Most metal powders used in 3D printing, such as iron, nickel, cobalt, aluminum, and titanium alloys, are produced by gas atomization.  In this process, a feedstock is melted in a crucible before it is ejected from a nozzle into a high-pressure gas stream.  This breaks the molten metal into fine particles, typically under 50 – 150-microns in size. While the metal powders produced by this process are typically spherically shaped, it is also important to address the porosity of the surface of the powder particles to improve “flowabililty.” Otherwise, the powder can clog or slow during the process, affecting the speed and quality of printing. “For reliable 3D printing production, the powder must flow continuously and smoothly,” explains George Paffendorf, Director of Operations at Advanced Powder Solutions (APS), a contract manufacturer with extensive powder expertise.  APS is the in-house testing/engineering arm of GEMCO, a leading manufacturer of tumble blending and vacuum tumble drying equipment.  “However, uniform powder flow can be inhibited if the particles are rough or porous, which creates more friction.” The attractive force between tiny, sub-micron size particles also increases as the particles become smaller.  So, finer powders are typically less free flowing anyway, says Paffendorf. From a quality standpoint, metal particle porosity can also reduce the load bearing, fracture toughness and fatigue properties of the finished part.  Under cyclic stress conditions, it can also lead to cracks and part failure. To eliminate porosity and enhance flowability, Paffendorf says a growing number of proactive powder suppliers as well as 3D printer manufacturers are adding a heat treatment step in the manufacturing process that involves tumble dryers to achieve a more consistent, high quality product. As an example, APS utilizes advanced vacuum tumble dryers that provides sparging (gas injection) in addition to heat application.  With this approach, a perforated tube is positioned under the bed of material and distributes a flow of inert gas such as nitrogen.  This helps to circulate heat evenly amid the powder.  “A raw metal powder may have a porous, craggy outer surface,” says Paffendorf.  “When we heat treat it in the tumble dryer, it closes up the pores so the particle is more spherical and flows more smoothly.” The gas purge also provides a solution to protecting oxygen-sensitive or volatile powders, which can otherwise compromise certain alloy chemistries.  When a blanket of inert gas is used to cover the material bed, it provides a protective barrier that prevents the powder from being exposed to atmospheric oxygen.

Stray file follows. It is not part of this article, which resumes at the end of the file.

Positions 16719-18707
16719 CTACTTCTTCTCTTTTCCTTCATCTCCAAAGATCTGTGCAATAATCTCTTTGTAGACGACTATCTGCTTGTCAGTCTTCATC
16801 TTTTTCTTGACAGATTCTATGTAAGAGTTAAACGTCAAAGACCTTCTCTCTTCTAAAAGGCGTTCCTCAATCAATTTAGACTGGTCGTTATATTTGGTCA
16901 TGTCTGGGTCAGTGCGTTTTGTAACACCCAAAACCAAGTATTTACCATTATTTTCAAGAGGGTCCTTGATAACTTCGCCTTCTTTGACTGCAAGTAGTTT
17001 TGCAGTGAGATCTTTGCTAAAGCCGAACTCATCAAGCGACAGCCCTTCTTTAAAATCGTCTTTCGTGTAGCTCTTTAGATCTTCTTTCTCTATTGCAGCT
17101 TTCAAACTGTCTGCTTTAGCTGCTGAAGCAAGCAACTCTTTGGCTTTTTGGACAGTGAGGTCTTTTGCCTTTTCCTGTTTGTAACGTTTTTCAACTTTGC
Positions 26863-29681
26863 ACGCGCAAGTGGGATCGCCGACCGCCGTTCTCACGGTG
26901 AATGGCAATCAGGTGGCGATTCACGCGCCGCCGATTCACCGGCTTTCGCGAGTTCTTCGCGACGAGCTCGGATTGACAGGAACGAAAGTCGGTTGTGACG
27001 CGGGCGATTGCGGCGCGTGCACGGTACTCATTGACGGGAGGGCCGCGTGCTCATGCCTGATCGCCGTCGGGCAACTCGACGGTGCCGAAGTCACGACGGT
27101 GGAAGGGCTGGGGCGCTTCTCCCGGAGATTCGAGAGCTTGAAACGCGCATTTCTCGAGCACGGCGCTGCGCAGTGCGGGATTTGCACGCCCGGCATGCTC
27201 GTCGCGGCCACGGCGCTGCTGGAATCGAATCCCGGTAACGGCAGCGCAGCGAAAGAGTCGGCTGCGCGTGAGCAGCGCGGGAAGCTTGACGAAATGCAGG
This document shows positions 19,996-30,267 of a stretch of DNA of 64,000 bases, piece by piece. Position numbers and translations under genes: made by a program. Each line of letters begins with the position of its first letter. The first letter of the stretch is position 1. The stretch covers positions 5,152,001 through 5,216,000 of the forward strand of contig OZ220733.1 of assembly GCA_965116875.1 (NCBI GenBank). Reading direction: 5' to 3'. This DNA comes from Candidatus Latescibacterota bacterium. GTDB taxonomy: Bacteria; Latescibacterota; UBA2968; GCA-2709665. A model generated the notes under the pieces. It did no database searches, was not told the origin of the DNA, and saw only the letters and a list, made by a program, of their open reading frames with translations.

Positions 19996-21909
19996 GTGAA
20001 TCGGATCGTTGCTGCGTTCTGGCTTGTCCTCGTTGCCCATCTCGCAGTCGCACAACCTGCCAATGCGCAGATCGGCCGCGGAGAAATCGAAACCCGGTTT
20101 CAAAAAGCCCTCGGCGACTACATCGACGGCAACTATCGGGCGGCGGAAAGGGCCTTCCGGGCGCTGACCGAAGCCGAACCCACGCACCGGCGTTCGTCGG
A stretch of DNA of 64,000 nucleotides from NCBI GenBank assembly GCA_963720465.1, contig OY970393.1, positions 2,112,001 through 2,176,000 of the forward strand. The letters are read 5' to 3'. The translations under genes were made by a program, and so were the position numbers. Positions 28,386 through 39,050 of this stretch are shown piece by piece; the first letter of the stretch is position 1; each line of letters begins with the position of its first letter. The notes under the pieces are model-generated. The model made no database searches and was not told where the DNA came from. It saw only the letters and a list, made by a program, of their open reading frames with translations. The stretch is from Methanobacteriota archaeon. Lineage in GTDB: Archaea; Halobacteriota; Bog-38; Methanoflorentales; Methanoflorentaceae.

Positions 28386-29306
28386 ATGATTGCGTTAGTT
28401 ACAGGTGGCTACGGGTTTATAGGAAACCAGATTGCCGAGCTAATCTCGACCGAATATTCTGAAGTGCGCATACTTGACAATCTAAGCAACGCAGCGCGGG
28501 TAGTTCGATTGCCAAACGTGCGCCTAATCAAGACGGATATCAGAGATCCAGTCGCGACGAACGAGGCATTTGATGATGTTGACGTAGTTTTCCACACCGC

This also improves operator safety.  Because 3D printing with metal powder can involve working with some materials like nickel that can be potentially dangerous to operators in powder form, containing these may be necessary to eliminate fire or explosion risk.